Comparative Inequality & Inclusion Cluster and Social Exclusion and Inclusion Seminar (Zoom)


Wednesday, October 27, 2021, 12:00pm to 1:45pm


Online Only

"The Return of Inequality"

Attend this event via Zoom (advance registration required)


Mike Savage, Martin White Professor of Sociology, London School of Economics.


Leslie McCall, Associate Director, Stone Center on Socio-Economic Inequality; Presidential Professor of Sociology and Political Science, Graduate Center, City University of New York (CUNY).

Branko Milanovic, Visiting Presidential Professor, Graduate Center, City University of New York (CUNY).

Miguel Centeno, Musgrave Professor of Sociology; Vice-Dean, School of Public and International Affairs, Princeton University.


Organized by the Weatherhead Research Cluster on Comparative Inequality and Inclusion and the Seminar on Social Exclusion and Inclusion at the Minda de Gunzburg Center for European Studies (CES) 

This event is online only. Please click the "Read More" link for full instructions on how to attend this seminar.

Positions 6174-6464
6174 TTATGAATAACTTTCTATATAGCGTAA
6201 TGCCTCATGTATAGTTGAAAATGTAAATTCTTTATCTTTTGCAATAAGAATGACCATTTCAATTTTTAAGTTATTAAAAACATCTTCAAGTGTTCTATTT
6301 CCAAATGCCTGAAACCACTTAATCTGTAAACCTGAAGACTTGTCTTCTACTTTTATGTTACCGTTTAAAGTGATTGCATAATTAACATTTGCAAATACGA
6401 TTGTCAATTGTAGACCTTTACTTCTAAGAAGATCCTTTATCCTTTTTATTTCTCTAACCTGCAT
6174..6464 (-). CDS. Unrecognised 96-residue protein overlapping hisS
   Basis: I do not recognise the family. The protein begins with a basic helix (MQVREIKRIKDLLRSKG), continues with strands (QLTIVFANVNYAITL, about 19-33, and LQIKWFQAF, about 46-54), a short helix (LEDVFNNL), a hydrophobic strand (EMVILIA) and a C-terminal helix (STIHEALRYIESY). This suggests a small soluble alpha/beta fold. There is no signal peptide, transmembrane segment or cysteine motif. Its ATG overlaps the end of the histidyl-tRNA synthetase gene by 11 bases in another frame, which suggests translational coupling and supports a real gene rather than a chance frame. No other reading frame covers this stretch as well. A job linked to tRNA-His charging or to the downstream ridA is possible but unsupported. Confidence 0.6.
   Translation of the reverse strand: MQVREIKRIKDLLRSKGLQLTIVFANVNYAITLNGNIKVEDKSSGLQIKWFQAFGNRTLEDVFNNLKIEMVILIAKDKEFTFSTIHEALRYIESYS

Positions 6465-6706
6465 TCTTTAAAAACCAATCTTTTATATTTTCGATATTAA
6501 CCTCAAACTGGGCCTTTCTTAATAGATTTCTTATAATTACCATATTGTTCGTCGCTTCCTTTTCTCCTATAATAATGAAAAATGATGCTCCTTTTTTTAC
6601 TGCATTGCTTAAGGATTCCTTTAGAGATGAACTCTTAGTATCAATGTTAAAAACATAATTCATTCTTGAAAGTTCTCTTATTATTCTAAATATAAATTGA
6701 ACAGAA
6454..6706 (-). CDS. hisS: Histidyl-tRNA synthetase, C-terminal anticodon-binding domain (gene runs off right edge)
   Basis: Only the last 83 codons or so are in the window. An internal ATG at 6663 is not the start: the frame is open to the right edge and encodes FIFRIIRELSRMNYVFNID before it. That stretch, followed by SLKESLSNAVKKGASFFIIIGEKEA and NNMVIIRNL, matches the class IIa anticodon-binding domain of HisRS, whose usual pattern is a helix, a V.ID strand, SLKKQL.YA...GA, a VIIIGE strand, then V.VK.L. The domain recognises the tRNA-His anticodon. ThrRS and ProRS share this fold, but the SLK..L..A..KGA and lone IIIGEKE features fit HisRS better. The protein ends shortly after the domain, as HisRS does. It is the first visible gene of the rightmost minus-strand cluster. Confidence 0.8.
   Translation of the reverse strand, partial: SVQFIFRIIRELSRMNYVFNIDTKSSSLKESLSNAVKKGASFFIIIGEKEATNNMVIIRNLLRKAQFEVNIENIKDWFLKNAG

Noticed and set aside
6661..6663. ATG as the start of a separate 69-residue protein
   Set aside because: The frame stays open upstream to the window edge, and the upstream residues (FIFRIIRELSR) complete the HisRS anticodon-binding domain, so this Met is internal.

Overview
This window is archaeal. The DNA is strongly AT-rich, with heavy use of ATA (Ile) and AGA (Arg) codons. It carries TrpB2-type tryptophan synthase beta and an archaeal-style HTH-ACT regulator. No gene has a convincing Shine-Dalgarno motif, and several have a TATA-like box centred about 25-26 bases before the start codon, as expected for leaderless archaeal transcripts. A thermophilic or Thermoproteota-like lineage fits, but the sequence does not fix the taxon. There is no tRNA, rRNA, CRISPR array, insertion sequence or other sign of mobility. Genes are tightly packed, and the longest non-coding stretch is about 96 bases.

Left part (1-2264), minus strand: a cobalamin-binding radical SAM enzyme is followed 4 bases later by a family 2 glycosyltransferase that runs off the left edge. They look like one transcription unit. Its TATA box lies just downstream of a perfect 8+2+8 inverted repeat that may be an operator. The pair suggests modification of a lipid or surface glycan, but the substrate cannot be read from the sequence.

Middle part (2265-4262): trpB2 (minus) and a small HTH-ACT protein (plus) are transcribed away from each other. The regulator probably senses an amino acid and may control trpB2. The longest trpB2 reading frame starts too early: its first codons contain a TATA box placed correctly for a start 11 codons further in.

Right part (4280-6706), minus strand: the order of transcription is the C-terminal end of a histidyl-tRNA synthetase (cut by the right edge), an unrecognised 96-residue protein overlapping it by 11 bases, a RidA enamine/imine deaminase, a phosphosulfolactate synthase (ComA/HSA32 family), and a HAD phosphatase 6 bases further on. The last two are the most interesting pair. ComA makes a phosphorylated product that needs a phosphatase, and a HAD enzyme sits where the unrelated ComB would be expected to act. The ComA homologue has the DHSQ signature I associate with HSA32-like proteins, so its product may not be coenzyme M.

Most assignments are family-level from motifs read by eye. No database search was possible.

Jonathan Mijs, Assistant Professor of Sociology, Boston University.

Michèle Lamont, Faculty Associate; Chair, Weatherhead Research Cluster on Comparative Inequality and Inclusion. Robert I. Goldman Professor of European Studies; Professor of Sociology and of African and African American Studies, Departments of Sociology and African and African American Studies, Harvard University.

Remote Access Information:

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Please note: This event requires registration in advance in order to receive the meeting link and password.


In The Return of Inequality: Social Change and the Weight of the Past, sociologist Mike Savage argues that time and history have to be taken more seriously by scholars of social inequality. Understanding 21st century inequality needs to go beyond considering the differential relationships between people and acknowledge the balance of present-day actions against the weight of past forces. Contemporary capitalism is not new, dynamic and turbo-charged; it is marked by the entrenchment of inherited privilege, and the renewal of empire in a post-colonial world.
The inequality turn has led to a ready spatialization of concepts and measurement, whether through Bourdieu’s conception of fields, or relational approaches more broadly, but have not sufficiently understood how inequality and especially the return of capital and wealth is part of a renewal of past forces. He therefore offers an altogether bleaker and more disturbing view which questions the contemporary fixation with novelty and innovation.